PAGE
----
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Amyloidosis

Other Names: Avian Amyloidosis, Amyloid Arthropathy, AA Amyloidosis (AAA)

Avian amyloidosis is a well-recognized pathological disorder which is a common cause of death in adult birds, especially chickens. It is a fatal progressive condition in which an abnormal protein (amyloid) builds up within the bird's tissues and organs, leading to organ failure. Although there are several types of amyloidosis that occur in humans, chickens are most frequently affected by the inflammation-associated form---also known as AA‐amyloidosis or systemic amyloidosis.

Avian amyloidosis often occurs as a secondary result of several diseases, especially chronic infections. Any chicken with an existing chronic inflammation, such as bumblefoot, gout, avian tuberculosis, or tumors, are more at risk. This is because prolonged inflammation causes a significant increase in serum levels of the hepatic acute phase reactant serum amyloid A (SAA), the precursor protein of amyloid protein A (AA).

How is Amyloidosis Diagnosed?


Since clinical signs of amyloidosis are non‐specific, diagnosis requires histopathology following biopsy or necropsy to obtain a definite diagnosis.

Clinical Signs

Poor feather quality
Not molting
Inability to stand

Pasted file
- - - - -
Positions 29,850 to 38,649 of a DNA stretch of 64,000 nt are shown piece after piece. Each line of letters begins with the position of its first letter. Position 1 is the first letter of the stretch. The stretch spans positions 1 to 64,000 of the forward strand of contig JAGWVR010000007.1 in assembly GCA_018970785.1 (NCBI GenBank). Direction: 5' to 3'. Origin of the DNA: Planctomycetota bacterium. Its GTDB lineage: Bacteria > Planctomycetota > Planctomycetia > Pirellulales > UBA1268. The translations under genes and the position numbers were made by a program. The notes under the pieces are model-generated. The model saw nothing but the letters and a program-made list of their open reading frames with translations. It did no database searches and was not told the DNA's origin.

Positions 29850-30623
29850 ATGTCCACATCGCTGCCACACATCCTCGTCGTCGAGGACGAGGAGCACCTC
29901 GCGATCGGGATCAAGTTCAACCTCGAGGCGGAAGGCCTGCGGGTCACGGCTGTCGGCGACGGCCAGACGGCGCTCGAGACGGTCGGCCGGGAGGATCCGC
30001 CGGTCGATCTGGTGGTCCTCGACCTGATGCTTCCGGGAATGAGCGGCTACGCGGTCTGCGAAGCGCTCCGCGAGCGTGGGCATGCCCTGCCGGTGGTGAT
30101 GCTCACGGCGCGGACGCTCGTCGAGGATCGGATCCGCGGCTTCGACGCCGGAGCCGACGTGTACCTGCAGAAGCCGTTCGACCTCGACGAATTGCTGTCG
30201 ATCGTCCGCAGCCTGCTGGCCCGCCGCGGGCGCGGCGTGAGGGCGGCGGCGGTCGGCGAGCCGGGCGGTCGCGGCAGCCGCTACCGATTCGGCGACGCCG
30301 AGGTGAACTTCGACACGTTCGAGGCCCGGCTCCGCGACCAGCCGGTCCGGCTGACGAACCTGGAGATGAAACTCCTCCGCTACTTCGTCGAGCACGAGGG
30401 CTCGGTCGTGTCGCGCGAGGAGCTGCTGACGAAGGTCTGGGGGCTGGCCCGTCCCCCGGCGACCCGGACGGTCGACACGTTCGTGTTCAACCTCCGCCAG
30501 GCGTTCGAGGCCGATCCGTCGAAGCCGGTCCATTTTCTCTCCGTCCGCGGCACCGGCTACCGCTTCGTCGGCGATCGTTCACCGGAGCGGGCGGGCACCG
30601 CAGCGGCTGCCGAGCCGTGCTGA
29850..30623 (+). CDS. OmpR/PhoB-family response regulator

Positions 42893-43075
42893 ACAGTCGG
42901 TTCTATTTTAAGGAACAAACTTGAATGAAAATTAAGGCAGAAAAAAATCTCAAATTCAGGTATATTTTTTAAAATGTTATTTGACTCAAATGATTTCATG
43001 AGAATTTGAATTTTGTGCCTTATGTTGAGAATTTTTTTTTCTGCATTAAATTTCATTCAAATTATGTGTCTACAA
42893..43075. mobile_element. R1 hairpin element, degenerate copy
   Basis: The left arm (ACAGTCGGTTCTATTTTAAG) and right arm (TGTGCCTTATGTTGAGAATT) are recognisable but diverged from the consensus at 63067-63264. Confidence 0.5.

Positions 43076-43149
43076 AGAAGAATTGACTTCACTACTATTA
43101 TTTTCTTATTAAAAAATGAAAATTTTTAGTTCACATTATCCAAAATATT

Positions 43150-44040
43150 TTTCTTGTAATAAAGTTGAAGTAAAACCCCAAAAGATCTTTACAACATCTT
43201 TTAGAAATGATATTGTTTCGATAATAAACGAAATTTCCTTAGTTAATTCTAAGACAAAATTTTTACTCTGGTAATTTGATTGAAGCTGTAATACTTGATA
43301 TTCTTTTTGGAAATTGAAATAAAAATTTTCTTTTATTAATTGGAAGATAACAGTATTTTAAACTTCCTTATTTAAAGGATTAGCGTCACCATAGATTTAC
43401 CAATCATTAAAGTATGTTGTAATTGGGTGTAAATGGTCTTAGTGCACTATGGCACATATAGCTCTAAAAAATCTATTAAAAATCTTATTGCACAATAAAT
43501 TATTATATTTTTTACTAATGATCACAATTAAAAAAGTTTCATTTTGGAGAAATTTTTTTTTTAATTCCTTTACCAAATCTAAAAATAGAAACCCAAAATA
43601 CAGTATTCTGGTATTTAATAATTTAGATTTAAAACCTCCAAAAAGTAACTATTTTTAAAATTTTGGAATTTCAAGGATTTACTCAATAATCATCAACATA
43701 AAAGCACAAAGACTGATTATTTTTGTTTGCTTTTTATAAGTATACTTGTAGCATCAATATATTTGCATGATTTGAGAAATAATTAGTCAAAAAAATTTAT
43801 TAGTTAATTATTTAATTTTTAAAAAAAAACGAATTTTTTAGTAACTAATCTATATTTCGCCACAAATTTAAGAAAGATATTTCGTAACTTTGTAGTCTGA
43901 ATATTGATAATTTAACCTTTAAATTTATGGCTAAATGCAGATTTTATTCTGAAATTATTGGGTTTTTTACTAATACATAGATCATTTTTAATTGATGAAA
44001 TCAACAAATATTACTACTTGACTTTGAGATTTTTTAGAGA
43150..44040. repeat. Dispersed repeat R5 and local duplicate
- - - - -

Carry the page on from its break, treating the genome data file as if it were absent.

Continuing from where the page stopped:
Flaccid paralysis
Neurological signs

Diagnosis

  • History
  • Clinical signs
  • Immunohistochemistry
  • Biopsy
  • Necropsy

Treatment

NameSummary
Supportive careTreatment of underlying disease condition and reduce stress
Fish oil supplements, which are high in omega-3 fatty acidsStudies done in mice show they may help reduce inflammation in chronic inflammatory conditions.
Vitamin CUseful for its antioxidant properties.

Support

Prevention

  • Prevention of chronic inflammatory conditions such as bumblefoot, gout, arthritis, aspergillosis
  • Do not administer multiple vaccines in one setting to chickens.

Prognosis

Poor

Scientific References

Good Overviews

Age Range

Usually seen in older birds

Risk Factors

  • History of chronic inflammation or trauma (aka bumblefoot)
  • Existing tumor
  • Overcrowding
  • Administering multiple vaccinations.